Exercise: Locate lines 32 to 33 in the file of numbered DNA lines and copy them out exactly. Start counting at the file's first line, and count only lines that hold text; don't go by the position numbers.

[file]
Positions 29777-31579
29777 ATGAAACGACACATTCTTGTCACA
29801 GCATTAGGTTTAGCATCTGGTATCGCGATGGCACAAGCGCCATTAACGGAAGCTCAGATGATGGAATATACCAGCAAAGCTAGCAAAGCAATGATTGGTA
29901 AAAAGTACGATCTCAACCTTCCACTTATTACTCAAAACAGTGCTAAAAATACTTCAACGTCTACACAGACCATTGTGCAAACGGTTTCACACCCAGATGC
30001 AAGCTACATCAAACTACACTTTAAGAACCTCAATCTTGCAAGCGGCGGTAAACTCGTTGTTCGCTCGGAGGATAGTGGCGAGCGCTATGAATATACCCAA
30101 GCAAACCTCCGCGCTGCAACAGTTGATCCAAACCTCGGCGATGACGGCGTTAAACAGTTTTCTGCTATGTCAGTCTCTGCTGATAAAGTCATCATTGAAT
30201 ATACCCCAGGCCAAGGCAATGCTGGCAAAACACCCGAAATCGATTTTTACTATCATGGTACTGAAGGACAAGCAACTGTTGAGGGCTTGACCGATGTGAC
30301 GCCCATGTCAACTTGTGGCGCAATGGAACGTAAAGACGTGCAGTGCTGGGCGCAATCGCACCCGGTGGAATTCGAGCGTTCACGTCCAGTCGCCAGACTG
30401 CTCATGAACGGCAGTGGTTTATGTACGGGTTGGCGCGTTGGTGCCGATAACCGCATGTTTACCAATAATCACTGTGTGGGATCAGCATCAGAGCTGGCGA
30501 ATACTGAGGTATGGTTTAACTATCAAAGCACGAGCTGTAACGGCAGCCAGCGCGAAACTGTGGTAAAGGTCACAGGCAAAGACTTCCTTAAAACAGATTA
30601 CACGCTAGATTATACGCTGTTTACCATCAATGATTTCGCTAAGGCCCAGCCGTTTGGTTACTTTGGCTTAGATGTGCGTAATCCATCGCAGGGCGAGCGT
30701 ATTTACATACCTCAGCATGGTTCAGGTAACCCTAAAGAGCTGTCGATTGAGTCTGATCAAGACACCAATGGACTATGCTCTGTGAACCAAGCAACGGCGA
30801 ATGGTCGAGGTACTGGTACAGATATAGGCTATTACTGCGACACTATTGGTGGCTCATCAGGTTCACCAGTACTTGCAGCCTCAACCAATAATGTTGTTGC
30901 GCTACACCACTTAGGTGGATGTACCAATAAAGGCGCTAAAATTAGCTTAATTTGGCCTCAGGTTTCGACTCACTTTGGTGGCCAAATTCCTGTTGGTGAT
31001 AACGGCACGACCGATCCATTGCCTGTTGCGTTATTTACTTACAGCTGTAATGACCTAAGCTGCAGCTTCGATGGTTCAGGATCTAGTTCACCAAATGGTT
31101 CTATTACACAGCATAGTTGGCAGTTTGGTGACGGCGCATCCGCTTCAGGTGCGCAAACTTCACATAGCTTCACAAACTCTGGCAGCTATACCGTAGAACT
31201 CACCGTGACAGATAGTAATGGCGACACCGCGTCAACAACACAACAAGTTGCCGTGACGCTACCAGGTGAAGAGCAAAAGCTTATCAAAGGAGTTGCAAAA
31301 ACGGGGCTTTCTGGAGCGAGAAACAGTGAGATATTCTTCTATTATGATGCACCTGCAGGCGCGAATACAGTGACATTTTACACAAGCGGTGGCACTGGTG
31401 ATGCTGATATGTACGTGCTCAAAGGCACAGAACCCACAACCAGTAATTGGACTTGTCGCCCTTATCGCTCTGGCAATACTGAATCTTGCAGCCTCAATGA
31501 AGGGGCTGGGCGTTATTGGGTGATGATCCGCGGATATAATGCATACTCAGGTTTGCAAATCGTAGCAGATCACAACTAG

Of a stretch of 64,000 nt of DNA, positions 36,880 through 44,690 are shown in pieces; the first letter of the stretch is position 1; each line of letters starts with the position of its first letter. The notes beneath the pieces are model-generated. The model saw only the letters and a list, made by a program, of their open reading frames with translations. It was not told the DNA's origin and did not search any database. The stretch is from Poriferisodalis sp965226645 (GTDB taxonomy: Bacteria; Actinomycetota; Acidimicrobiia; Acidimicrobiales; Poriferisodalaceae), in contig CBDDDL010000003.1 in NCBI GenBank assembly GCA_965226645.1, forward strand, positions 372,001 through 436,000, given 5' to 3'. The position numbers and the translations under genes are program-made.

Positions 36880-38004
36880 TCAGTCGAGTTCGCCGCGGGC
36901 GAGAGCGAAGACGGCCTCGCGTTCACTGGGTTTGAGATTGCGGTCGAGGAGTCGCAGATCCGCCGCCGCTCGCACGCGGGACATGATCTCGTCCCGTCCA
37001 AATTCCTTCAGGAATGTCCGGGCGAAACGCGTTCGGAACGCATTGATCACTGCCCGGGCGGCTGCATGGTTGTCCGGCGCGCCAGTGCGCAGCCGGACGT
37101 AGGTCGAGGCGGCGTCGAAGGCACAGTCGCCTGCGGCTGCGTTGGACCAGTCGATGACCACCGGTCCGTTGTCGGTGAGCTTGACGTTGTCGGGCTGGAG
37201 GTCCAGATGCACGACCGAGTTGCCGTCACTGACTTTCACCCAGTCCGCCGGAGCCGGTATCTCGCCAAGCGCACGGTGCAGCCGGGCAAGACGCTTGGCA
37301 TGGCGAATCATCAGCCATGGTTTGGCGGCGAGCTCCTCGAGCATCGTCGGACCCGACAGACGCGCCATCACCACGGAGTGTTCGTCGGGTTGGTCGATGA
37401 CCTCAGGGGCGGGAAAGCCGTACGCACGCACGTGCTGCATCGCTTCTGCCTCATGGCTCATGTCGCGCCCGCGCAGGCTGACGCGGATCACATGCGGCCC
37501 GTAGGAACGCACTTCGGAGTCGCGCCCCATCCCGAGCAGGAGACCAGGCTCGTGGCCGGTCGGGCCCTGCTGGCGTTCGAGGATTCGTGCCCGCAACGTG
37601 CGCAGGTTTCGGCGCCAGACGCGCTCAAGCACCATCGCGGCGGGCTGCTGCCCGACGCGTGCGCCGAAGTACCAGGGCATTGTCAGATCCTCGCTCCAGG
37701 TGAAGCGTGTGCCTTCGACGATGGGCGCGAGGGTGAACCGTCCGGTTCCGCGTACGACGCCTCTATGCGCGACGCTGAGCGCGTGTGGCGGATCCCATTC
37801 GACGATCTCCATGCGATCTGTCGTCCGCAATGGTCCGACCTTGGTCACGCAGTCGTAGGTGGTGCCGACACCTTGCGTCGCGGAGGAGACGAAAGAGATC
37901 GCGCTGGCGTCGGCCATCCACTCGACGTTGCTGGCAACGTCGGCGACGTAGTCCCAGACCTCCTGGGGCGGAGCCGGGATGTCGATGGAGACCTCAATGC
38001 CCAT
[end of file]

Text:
37701 TGAAGCGTGTGCCTTCGACGATGGGCGCGAGGGTGAACCGTCCGGTTCCGCGTACGACGCCTCTATGCGCGACGCTGAGCGCGTGTGGCGGATCCCATTC
37801 GACGATCTCCATGCGATCTGTCGTCCGCAATGGTCCGACCTTGGTCACGCAGTCGTAGGTGGTGCCGACACCTTGCGTCGCGGAGGAGACGAAAGAGATC